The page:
The most exciting time of the year for Kansas Jayhawks and
other intense basketball fans is the annual NCAA tournament.
65 university teams are invited or automatically qualify
for this single-elimination, winner takes all, three-week
climactic event of the college basketball season.
The championship team evolves over the course of the
three weeks, learning from each new challenge as they
survive close games, overtimes, foul trouble, turnovers,
missed free throws, etc... The team which wins six
games and the NCAA championship is never the same
group of individuals who started in the first game.
Each of the team members has sharpened his skills,
improved his mental agility and risen to the challenge
of going beyond what were previously the limits in
terms of endurance and composure.
Teams which depend on one or two individual players
rarely make it to the championship game, because
basketball is unlike any other sport (except soccer)
in its definitive quality as a "team sport"
which requires the members to think together,
build momentum together and force each other
to raise the level of their game together.
As a team works it way through the NCAA tournament,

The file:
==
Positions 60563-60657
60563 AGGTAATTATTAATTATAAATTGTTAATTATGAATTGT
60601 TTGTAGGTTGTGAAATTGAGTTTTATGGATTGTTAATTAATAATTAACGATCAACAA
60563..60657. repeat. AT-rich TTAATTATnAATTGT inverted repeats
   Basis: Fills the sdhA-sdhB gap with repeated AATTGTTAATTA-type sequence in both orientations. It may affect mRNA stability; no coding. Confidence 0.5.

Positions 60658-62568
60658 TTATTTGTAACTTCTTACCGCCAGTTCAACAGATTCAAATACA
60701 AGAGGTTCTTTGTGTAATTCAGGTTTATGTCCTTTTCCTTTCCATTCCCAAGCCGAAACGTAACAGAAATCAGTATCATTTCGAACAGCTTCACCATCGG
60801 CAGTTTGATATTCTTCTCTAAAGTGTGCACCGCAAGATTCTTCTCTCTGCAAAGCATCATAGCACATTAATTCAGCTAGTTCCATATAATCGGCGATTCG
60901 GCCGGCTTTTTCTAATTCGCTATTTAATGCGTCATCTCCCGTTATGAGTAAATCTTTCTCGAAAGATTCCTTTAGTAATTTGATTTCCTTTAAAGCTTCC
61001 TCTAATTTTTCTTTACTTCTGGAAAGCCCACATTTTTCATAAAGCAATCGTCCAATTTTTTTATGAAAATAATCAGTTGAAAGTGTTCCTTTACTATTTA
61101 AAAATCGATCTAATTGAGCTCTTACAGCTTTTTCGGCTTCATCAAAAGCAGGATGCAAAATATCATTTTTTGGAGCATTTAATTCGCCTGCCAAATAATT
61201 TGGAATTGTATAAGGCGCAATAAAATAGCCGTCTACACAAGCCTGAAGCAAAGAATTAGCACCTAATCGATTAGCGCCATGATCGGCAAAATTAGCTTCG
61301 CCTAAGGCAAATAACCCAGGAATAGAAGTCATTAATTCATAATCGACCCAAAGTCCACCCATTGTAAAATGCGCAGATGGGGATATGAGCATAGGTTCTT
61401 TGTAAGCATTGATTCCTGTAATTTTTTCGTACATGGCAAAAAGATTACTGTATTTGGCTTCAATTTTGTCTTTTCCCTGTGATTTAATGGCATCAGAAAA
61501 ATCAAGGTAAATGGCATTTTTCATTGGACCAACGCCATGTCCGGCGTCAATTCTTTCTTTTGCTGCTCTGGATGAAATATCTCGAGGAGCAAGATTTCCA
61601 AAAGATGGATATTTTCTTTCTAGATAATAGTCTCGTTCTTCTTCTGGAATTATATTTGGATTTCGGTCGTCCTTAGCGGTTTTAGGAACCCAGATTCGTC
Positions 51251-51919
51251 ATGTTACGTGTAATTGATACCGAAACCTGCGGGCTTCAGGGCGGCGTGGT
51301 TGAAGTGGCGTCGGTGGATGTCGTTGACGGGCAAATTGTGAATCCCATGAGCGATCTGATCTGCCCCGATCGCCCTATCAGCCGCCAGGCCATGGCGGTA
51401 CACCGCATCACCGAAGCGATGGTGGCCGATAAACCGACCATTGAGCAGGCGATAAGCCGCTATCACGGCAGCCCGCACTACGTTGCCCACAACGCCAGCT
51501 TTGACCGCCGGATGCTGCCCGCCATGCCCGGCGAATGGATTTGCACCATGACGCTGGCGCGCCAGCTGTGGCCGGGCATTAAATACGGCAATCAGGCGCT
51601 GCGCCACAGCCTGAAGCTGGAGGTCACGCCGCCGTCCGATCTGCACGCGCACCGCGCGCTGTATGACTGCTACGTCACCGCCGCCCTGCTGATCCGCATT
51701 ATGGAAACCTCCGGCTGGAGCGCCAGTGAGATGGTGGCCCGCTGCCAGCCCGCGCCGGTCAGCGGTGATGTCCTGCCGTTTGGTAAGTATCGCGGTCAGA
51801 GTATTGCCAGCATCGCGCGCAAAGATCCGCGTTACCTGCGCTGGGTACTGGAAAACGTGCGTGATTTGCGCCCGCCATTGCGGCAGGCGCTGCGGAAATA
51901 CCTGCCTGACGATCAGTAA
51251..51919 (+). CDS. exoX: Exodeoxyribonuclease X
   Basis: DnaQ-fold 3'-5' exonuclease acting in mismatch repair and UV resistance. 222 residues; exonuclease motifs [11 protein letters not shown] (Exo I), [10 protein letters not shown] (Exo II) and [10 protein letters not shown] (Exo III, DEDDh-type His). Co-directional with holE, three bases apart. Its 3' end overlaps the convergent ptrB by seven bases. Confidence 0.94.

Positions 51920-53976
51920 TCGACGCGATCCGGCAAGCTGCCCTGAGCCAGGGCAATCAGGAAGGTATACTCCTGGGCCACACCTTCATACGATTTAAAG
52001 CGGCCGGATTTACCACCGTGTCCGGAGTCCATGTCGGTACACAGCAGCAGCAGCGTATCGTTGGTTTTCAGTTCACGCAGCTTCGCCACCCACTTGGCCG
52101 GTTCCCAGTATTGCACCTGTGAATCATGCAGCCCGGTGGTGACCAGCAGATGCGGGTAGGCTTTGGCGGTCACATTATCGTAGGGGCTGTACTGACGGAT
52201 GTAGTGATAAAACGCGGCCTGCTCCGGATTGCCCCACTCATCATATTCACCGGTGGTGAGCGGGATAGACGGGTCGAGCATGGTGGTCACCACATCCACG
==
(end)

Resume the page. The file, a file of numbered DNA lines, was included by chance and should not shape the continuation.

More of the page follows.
its members learn from opponents and circumstances
which have challenged their very survival. The
surviving team takes on some of the best characteristics
of the team they defeated. The NCAA is, from this
perspective, an intense three-week race among the
best teams and players in the country to learn faster
and better than each other. It is a learning marathon
like no other, because basketball is the ultimate
interplay of mind and body.
Good basketball coaches are like good teachers in
any other realm. They encourage their players to
learn and grow; they strive to instill a mental
discipline which their students can carry with them
beyond college. If you want to understand how to
teach your students to work together effectively
and learn from each other in groups, spend some
time with the basketball coach at your school.
There is no higher authority on the subject.
Ludwig Wittgenstein isn't very popular in
American linguistic circles. We're all marching
to the beat of Chomsky's baton and M.I.T.'s
directives. But Wittgenstein--who started
philosophy of language, pragmatics and
discourse analysis--hit the nail on the
head when he compared language to a game
in which a ball is passed back and forth.
Watch the NCAA Final Four and championship
games this year if you want some refreshing
motivation to take back to your ESL classroom.
Your students will be very happy if you start
to challenge them to function with English
the way those basketball players handle
the ball, dribble, make pinpoint passes
on the run, hit threes, and, of course,
once in a while enjoy the pleasure of
making a "slam-dunk." It could be a whole
new way of looking at classroom dynamics.
By Robb Scott
2002 ESL MiniConference Online